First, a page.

Murals most of us are familiar with. Tehachapi? Not so much. First, let’s figure out the pronunciation. It sounds to me pretty much like Ta-hac-cha-pee. Now where would we find such a place? High in the mountains of between Las Angeles and Bakersfield.
The town has made a name for itself because of the numerous murals that adorn virtually every wall in site. At every turn, a new and fascinating piece of artwork reveals itself. Many of the murals depict an important historical event, or a famous citizen, now passed.
There are too many murals in Tehachapi to give a detailed account of each in this piece, so we’ll focus on some of the favorites. Consider this a teaser. You’ll have to come down and visit yourself if you want to enjoy all the art that this town has to offer.
The Kawaiisu Tribe was the first native people to settle in this part of the state. The mural entitled “People of the Mountains” by artist Colleen Mitchell-Veyna is a must see. It portrays a Kawaiisu village as it would have looked before contact with the European settlers. Elders, families, and craftspeople are depicted going about their everyday lives as they would have many years ago.
A mural entitled “The Historic Tehachapi Loop” was completed in 2002 and is another favorite with visitors to the area. The work was a collaborative effort between New Zealand artist Marc Spykerbosch and John Pugh. The piece is a sweeping, panoramic view of “The Loop” valley. The artists spent many days hiking through the area to get a feel for the place in order to better depict it in their mural.
The result is a beautiful work, with an interesting and unexpected element. The artists chose to include what appears to be a crack in the building wall on which the mural has been painted. This is a reminder of a destructive earthquake that tore through Tehachapi in 1952. Like much of California, Tehachapi is no stranger to earthquakes.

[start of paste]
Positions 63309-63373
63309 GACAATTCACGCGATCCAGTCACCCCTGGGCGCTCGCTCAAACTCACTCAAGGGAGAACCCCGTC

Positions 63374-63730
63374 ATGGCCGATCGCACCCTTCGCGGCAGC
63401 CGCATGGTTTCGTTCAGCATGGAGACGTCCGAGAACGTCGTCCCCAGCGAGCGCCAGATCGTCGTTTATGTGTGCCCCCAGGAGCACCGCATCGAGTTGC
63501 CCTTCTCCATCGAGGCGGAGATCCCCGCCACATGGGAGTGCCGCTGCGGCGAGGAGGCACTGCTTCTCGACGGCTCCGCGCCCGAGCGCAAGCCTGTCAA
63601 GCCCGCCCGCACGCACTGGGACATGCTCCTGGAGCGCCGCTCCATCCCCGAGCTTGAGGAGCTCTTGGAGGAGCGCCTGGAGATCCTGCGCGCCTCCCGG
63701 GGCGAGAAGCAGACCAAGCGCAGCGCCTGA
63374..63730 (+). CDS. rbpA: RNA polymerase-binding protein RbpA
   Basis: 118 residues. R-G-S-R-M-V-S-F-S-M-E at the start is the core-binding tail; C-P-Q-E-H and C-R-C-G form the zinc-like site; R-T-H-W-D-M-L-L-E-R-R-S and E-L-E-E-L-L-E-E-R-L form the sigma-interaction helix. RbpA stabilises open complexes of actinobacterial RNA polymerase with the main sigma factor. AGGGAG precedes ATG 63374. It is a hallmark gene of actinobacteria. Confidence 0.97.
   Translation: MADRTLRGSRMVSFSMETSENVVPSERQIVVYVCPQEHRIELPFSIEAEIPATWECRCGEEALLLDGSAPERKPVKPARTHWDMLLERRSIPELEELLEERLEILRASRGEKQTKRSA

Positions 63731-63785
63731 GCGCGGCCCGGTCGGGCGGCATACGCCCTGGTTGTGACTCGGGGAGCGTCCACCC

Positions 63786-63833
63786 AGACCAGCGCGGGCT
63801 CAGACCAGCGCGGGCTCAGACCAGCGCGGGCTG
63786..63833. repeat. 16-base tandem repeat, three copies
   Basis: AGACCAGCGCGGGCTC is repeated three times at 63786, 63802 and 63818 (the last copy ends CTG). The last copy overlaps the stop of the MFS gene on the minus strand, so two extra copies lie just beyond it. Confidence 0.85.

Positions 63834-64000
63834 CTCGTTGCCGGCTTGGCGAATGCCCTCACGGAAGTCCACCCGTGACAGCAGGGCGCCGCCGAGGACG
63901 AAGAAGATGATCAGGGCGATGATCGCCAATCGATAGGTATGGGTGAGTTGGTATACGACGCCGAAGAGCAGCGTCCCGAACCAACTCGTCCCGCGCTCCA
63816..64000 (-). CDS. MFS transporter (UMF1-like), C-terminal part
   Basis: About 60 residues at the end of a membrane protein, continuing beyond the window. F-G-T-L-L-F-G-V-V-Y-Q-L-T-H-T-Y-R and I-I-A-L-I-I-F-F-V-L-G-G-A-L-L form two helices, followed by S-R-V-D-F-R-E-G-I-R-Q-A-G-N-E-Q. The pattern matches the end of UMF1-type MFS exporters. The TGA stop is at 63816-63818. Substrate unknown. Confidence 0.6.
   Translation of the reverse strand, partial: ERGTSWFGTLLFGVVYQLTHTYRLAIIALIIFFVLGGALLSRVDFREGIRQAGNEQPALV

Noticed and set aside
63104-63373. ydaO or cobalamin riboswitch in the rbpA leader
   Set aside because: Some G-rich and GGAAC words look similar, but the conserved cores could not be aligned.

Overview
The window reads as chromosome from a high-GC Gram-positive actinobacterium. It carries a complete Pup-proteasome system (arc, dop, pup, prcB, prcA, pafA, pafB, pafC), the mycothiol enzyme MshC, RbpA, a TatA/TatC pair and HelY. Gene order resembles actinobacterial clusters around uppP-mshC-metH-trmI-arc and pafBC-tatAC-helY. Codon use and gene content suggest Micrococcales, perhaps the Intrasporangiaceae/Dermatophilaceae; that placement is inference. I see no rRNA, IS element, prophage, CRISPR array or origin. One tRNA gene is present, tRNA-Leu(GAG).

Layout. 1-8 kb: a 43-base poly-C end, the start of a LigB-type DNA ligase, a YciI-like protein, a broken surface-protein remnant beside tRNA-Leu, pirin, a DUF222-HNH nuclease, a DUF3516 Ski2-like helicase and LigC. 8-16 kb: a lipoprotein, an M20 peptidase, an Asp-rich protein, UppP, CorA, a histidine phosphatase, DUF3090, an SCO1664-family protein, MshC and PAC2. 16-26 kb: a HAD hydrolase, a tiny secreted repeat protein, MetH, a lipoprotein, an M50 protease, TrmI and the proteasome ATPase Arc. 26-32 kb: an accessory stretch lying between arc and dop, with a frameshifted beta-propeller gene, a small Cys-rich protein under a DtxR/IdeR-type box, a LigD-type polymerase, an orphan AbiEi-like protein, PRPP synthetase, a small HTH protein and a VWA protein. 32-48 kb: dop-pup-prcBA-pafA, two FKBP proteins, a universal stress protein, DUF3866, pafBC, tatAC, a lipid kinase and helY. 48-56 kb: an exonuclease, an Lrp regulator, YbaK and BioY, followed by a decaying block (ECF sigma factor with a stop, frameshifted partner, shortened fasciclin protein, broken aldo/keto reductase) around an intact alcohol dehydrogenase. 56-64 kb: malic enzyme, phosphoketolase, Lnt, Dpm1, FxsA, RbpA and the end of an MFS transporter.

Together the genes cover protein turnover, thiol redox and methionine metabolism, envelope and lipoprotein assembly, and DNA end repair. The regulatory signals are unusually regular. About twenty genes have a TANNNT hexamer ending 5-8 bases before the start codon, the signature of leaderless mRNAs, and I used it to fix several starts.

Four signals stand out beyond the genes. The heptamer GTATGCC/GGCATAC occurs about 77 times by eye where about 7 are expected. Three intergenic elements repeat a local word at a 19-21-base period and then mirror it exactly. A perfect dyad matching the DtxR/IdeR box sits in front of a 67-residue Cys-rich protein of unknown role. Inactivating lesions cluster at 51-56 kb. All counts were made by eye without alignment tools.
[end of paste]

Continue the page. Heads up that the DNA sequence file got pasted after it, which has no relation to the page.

“Street Dance”, completed in 2004 contains no such ominous elements. In 1915, the first electric street lights were installed in the town and a great dance was held in the streets to celebrate the achievement. The faces of the dancers are representations of famous Tehachapi residents from the present and the past. The piece was created by respected mural artist Phil Slagter.
Test pilot and local Tehachapi artist Mark Pestana is responsible for designing and painting the unique “Airmail” mural finished in 2007. The piece was commissioned to mark a new stamp that was issued in 1938, to commemorate the 20th anniversary of the first airmail delivery in America.
The mural is actually two works in one. One the left, we see a Tehachapi pilot standing next to his plane in 1938. The right-hand side of the mural shows an air mail letter as it would have looked in that same year. Especially interesting is that the artist chose to paint the portrait of the pilot and his plane in black and white; However the airmail letter on the right has been rendered in bright colors.
The murals are one thing that draws visitors to the town. But there is much more than just art in the area to keep you entertained.
There are many historic buildings which have been preserved in their original state, and most can be enjoyed during a half day walk around town. When you are ready for lunch, the locals recommend The Apple Shed. Generous portions of home cooked comfort food are served up by servers that are always ready with a smile. There are burgers, sandwiches, chili, and plenty of salads and vegetarian items available.
Tehachapi Depot Museum houses a collection of train artifacts along with information on train history of the region. Chances are you will see a freight speeding by on its way to or from the world famous Tehachapi loop. Admission to the Tehachapi Depot Museum is free.
If wine is more your thing, you will not leave disappointed. Neighboring Cummings Valley is home to The Souza Family Vineyard. While the family had ranched in the valley since 1990, in 2003 they mixed things up a bit, and started making wine. Their “Primivito Zinfandel” has become something of a local legend. The Souzas like to say they have brought a little bit of Tuscany to Tehachapi. Best of all, they’ll sell you a bottle to take home!
Indian Point Ostrich Ranch is a few miles from downtown and offers year round tours depending on the weather. Visitor hours May-October Every day 11-5 – November-April Thurs thru Sun 11-4
The town of Tehachapi is located along Highway 50 about a 45-minute drive from Bakersfield or two hours from Los Angeles.